In the latest of his club visits England Athletics Chief Executive Chris Jones headed to Bedford & County AC.
The club is competitive on a national level at both track & field and off track events, with national league teams and successes at events such as the ECCA National Cross Country Championships and ERRA road relays. The club’s most well-known athlete is Paula Radcliffe, who was coached from a young age by Alex and Rosemary Stanton at Bedford & County. But the club has had successful athletes across a range of disciplines and continues to bring good athletes through.
Among those currently at the club are the current England Athletics Under 23 100m champion Josh Cox who lowered his PB to 10.45 in the heats before going even faster to win the final in 10.39. Josh is part of Alan Watts’ group at the club. Alex Stanton-coached Rebecca Murray is the current National Junior Cross Country Champion, and Matt Bergin, who is coached by Simon Goodwin, is the England Athletics Under 23 5000m silver medallist. There are others establishing names for themselves looking to follow on from the likes of Paula Radcliffe and Robbie Grabarz.
Paul Gooding, the club treasurer and former Chair, said that the club had obviously benefitted from the profile Paula brought, but whilst some of that attention has now inevitably started to wane, the club is still seeing new athletes coming through the doors.
Paul explained that the club has seen changes to the flow of new athletes coming into the club in the past few years, “We now have a steady stream of new members all year round. The pattern has changed in the last four years. It used to very concentrated on seasonal peaks – between mid-March and mid-May you would get the vast majority of your membership, with then perhaps another seasonal peak at the start of the winter season. Now there is more of a spread throughout the year.”s Chris arrived at the club number of athletes and parents were at the front desk ready to sort out their new membership or renewal.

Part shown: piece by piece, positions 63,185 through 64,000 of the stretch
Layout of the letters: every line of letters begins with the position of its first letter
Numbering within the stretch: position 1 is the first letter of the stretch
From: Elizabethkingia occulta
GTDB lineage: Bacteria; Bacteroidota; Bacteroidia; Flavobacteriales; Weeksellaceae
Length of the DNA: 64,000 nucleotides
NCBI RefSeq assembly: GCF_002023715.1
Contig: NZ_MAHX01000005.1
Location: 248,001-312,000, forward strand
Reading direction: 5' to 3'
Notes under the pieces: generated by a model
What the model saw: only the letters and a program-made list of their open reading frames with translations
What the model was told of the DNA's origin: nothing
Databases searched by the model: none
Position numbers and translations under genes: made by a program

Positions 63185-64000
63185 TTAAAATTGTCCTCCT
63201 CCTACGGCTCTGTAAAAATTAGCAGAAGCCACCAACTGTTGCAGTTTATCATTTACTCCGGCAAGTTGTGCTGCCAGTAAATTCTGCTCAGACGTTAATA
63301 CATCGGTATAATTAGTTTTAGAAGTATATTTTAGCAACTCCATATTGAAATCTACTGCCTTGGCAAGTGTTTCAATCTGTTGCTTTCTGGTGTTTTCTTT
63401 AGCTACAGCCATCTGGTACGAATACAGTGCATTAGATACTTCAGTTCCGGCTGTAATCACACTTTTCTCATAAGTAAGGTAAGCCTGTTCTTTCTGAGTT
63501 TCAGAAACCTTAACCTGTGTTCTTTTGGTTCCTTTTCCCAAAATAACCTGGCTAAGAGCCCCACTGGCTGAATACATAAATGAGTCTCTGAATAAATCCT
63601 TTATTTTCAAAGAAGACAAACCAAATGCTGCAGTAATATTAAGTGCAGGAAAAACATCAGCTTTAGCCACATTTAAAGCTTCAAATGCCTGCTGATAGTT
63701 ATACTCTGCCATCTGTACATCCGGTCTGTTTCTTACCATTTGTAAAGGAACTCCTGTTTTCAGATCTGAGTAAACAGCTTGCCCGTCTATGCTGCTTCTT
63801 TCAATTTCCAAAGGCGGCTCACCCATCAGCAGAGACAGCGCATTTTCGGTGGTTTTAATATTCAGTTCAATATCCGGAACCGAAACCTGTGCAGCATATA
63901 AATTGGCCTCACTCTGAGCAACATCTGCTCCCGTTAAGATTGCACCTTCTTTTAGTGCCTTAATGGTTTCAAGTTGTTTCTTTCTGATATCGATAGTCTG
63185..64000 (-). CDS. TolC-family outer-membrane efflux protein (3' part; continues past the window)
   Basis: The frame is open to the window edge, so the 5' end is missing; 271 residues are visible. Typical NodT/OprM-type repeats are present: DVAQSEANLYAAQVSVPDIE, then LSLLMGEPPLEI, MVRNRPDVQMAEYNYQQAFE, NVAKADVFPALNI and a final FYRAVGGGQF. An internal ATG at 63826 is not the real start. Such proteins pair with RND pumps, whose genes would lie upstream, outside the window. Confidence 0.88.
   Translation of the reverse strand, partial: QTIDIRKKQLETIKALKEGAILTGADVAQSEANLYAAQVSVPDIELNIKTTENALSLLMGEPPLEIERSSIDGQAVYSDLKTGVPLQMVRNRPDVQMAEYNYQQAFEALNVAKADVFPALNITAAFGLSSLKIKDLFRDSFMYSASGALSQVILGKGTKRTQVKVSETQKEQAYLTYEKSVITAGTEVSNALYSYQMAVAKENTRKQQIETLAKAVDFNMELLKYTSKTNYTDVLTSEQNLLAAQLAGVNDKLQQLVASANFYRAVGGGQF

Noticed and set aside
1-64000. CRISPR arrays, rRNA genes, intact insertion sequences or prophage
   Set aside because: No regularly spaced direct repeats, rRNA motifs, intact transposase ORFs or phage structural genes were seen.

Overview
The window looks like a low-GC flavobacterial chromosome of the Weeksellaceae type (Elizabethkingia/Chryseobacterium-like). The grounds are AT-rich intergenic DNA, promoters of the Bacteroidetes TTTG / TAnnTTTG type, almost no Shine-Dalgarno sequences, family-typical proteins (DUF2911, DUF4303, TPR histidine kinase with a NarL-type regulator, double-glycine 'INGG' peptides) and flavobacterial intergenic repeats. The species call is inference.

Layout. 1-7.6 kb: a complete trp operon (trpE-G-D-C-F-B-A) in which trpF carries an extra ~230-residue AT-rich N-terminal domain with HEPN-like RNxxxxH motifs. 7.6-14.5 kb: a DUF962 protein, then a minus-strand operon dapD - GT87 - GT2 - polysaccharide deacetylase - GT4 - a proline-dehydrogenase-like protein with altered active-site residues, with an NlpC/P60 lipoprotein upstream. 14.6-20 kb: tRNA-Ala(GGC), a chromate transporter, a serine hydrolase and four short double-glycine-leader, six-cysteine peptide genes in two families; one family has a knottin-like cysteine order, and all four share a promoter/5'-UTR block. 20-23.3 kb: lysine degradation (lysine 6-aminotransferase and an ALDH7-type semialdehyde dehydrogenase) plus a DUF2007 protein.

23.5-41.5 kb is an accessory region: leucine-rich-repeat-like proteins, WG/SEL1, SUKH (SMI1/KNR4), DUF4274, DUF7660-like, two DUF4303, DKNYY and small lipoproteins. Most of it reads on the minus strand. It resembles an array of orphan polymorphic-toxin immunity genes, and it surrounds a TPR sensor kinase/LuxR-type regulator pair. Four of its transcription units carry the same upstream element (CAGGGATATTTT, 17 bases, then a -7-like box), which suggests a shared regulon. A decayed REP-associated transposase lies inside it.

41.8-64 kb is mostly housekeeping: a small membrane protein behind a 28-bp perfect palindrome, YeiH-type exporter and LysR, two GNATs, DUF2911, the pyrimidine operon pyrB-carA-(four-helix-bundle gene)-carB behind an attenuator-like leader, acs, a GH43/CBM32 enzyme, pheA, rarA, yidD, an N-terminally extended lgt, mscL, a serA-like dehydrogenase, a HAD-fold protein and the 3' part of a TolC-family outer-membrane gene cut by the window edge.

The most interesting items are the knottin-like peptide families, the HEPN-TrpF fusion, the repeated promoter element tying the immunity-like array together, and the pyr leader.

"Most aspiring new members are, of course, in the junior age groups. Many of these are clear as to which athletics discipline they wish to pursue, and may well already have some proven competence. Hence whilst we understand the potential benefits of the multi-event ethos for young athletes, and indeed we do run a number of thriving multi-event groups, we try to maintain a flexible approach. We find that the best way to implement the multi-event approach with athletes of 12 years of age and older is often to absorb athletes into their specialist group of choice - as many already know what they want - and then subsequently encourage them to get involved in other events alongside this. We need to respect that the multi event ethic is not for all - and acknowledge that many get the benefits of a multi faceted approach from involvement with other sports."As well as the Tuesday and Thursday sessions the club also runs the Beagles and Passport to Athletics groups. The Beagles for age seven to 11 meet on a Saturday morning, as does the Passport group for Beagle graduates and newcomers to the sport in the 10-14 year age group. Both are run on a "pay as you go" basis. Both Beagles and Passport are based on England Athletics’ Athletics 365 activities with a wide range of running, jumping and throwing activities covered.